The Scania foundry at the company’s headquarters in Södertälje, Sweden, turned 100 years in 2014. The facility is where the heart of a Scania vehicle is created: the cylinder block and cylinder head.
Scania produces between 85,000 and 90,000 engines each year. These are placed in trucks, buses, marine vessels or prepared for use in industrial machinery, ahead of being used by customers around the world. And most begin their journey at the Scania foundry in Södertälje, Sweden.
”The operation has a long history, but our focus has always been on quality, tensile strength and working environment,” says Kent Wargclou, a former head of the Scania foundry, who spent 42 years working on the site.
Focus on engine development
Over its 100 years of operations, there have been significant changes at the foundry. The work here was previously heavy, hard and relied upon skilful craftsmanship. Today, the process is highly mechanised, with significantly higher demands on precision and tolerance levels.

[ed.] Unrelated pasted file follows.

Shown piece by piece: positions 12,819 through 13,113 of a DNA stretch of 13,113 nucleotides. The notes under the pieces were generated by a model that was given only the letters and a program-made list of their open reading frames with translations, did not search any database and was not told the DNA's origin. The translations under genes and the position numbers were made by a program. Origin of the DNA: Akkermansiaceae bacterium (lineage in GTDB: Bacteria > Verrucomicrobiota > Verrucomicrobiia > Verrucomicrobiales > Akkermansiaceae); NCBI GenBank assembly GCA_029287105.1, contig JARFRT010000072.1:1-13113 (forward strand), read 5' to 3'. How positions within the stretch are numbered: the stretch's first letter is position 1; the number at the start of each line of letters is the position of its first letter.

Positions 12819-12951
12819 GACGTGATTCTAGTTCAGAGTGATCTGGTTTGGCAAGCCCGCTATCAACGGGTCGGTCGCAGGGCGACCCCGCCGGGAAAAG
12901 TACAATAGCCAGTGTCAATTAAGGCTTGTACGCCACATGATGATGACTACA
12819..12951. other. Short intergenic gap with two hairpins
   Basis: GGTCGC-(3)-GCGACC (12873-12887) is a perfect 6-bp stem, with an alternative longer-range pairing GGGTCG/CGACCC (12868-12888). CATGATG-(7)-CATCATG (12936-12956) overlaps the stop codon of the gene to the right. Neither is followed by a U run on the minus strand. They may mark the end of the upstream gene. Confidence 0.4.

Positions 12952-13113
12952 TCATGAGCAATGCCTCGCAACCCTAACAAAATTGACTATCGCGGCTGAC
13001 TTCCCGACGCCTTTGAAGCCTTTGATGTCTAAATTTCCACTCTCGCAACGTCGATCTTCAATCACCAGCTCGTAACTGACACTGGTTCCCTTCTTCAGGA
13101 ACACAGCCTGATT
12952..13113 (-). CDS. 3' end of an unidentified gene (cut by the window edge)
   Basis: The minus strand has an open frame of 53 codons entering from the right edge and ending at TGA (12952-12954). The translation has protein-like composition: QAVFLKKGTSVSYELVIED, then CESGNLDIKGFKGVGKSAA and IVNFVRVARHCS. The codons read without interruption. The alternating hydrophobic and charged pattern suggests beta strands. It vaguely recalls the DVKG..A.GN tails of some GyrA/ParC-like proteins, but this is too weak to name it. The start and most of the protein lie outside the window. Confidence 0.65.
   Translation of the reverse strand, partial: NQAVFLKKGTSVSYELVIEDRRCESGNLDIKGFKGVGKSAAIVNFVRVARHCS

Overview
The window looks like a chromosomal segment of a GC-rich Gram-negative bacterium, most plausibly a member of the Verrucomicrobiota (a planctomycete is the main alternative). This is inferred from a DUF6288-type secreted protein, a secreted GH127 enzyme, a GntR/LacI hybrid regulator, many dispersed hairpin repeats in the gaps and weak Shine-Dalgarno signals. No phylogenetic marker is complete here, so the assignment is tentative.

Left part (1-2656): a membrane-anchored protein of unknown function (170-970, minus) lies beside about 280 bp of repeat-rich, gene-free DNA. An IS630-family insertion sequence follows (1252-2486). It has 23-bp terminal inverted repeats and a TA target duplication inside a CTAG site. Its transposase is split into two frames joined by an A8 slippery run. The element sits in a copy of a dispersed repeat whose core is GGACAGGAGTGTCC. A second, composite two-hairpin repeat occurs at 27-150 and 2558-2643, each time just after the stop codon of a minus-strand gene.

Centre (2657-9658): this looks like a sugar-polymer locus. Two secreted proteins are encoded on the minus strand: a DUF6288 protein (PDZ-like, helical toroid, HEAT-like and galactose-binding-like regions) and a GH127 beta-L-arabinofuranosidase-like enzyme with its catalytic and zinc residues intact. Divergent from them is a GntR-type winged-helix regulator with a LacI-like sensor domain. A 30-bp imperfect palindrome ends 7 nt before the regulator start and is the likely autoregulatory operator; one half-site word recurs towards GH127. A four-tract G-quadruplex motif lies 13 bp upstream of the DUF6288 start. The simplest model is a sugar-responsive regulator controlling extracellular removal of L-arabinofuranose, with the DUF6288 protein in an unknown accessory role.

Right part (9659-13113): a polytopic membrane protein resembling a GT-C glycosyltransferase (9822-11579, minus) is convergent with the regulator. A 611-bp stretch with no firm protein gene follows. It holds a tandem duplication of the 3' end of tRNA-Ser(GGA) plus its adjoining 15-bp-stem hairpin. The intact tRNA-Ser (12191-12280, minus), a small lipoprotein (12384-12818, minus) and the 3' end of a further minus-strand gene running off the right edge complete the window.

There have always been close ties between Scania’s foundry and the company’s Research & Development units in areas such as materials and moulding sand. Today, this is becoming increasingly important, as tougher emissions standards put even more focus on engine technology.
“The largest advantage of having our own foundry is that we can control the quality in all steps of the production process, right from the beginning with the casting of the part until machining and the final assembly of the engine,” says Fredrik Wilberfors, Design Engineer .